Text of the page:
Murray E.G. Smith

James Miller jamiller at
Mon Sep 25 12:26:22 MDT 1995

This is a continuation of a commentary on Murray E.G.
Smith's book, _Invisible Leviathan_, which is a good
review of major controversies in Marxist economic
theory in the 20th century.

   In my first message, I focused on the transformation
of values into prices of production, a process Marx
described in Chap. 9 of _Capital_, Vol. III. The main
point to be kept in mind here is that this transition
was an actual historical process in which the prices
of commodities shifted from an approximation to their
labor values toward an approximation to their prices
of production as capitalism developed, and as the
formation of an average rate of profit held greater
and greater sway over market prices.

   In 1942 Paul Sweezy published his major work, _The
Theory of Capitalist Development_. In this book he
introduced a novel approach to the transformation
problem which was to set the mold for future discussions
of the topic. It is my contention that this mold needs
to be discarded as irrelevant to an understanding of
Marx's work.

   What Sweezy did was to revive a forgotten 1907 article
on the transformation problem by the Ricardian economist
Ladislaus von Bortkiewicz. Unfortunately, the procedure
introduced by Bortkiewicz had nothing to do with the
historical transformation of values into prices of pro-
duction. He did not accept Marx's ideas on value, and
consequently was unable to discuss the transformation
of values into prices of production. In his article,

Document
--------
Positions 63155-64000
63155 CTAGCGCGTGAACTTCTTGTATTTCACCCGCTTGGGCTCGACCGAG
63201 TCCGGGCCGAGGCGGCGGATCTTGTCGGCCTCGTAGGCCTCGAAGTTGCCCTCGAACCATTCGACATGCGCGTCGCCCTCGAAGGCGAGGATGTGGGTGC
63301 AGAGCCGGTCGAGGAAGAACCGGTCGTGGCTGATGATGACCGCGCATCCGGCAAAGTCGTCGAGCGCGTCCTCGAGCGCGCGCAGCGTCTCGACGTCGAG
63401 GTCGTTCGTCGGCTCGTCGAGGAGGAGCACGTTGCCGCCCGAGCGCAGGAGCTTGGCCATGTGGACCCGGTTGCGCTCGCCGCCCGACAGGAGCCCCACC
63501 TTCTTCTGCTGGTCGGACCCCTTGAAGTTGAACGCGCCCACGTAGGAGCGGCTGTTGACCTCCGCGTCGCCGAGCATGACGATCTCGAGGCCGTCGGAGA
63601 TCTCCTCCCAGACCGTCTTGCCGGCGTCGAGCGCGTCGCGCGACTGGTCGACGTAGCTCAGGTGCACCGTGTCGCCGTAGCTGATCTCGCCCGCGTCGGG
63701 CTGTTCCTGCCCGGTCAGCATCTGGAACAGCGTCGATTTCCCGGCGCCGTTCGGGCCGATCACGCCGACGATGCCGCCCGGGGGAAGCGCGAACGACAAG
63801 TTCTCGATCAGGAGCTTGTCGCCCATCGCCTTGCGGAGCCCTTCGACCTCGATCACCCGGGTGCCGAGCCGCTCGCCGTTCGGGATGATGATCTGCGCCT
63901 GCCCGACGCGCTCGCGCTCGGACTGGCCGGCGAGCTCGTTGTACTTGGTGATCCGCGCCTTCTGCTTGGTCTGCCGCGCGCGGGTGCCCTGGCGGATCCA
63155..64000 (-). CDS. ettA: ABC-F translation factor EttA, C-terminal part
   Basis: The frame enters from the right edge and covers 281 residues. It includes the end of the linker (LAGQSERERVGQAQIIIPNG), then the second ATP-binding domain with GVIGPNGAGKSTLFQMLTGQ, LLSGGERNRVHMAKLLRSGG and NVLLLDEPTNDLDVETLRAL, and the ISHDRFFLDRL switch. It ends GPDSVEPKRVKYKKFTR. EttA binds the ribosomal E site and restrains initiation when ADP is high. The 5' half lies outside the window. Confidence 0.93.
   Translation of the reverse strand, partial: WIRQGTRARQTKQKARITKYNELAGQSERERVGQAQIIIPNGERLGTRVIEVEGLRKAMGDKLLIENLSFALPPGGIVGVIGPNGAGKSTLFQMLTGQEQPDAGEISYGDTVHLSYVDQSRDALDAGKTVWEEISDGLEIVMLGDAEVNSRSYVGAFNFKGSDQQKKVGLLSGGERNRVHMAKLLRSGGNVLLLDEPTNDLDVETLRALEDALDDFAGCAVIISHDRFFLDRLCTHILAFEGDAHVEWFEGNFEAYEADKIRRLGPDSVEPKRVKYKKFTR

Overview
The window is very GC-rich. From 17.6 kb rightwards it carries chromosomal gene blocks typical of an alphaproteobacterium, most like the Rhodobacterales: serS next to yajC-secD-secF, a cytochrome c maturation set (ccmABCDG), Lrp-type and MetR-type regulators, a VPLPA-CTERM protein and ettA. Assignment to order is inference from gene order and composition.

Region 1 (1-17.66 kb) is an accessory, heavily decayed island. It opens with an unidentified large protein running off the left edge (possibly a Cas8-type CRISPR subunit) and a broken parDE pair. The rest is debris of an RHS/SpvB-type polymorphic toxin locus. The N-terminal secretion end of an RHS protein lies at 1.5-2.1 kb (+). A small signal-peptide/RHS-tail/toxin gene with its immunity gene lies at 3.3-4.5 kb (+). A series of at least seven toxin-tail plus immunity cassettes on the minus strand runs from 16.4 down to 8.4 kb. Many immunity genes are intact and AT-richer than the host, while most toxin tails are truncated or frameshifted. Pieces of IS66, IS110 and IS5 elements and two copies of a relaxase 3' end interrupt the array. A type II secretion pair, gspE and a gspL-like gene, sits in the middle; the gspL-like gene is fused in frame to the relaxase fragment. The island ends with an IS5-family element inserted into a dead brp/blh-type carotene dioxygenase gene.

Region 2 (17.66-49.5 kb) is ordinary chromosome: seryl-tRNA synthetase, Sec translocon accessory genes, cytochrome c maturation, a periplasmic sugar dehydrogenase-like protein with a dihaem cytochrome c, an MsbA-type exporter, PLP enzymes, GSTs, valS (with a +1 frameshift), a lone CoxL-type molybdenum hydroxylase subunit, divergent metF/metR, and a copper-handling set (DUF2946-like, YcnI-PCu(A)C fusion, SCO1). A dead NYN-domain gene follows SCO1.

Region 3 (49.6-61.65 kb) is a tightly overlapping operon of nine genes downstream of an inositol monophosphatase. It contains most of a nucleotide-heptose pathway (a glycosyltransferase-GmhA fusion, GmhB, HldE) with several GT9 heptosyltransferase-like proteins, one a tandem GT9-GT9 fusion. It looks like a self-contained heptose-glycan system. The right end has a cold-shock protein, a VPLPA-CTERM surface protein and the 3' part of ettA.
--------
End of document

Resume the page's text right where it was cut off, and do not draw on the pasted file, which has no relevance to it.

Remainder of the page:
Bortkiewicz made no attempt to define "value." Sweezy,
however, felt that Bortkiewicz was making a contribution
to the solution of a problem.

   But the only "problem" was that neither Sweezy nor
Bortkiewicz understood what Marx was trying to accomplish
in Vol. III, Chap 9. What Marx was trying to explain was
the historical shift that took place from one axis of
price formation to another. It was necessary for him to
describe this shift so that he could show that the law
of value was still valid, even though the central price
around which market prices oscillated was no longer value
in labor time, but price of production.

   What Bortkiewicz and Sweezy did was to propose simple
reproduction equilibrium formulas, taking as their
inspiration Marx's formulas of _Capital_, Vol. II, Chap.
19. These equilibrium formulas show the balance that
spontaneously develops between the different departments
of industrial production through the process of the
circulation of commodities between and within them. The
reproduction formulas introduced by Marx in Vol. II use
hypothetical figures in an idealized model of the cycle
of production and circulation that takes place in one
year's time.

   The transformation table Marx uses in Chap. 9 of Vol.
III is intended to summarize a secular, one-time-only
transition from the quantitative expression of value in
pre-capitalist conditions to the quantitative expression
of value in capitalist society. Thus the two approaches
are completely incongruent. Bortkiewicz's method, the
product of his own Ricardian theory, has nothing to do
with Marx's transformation problem.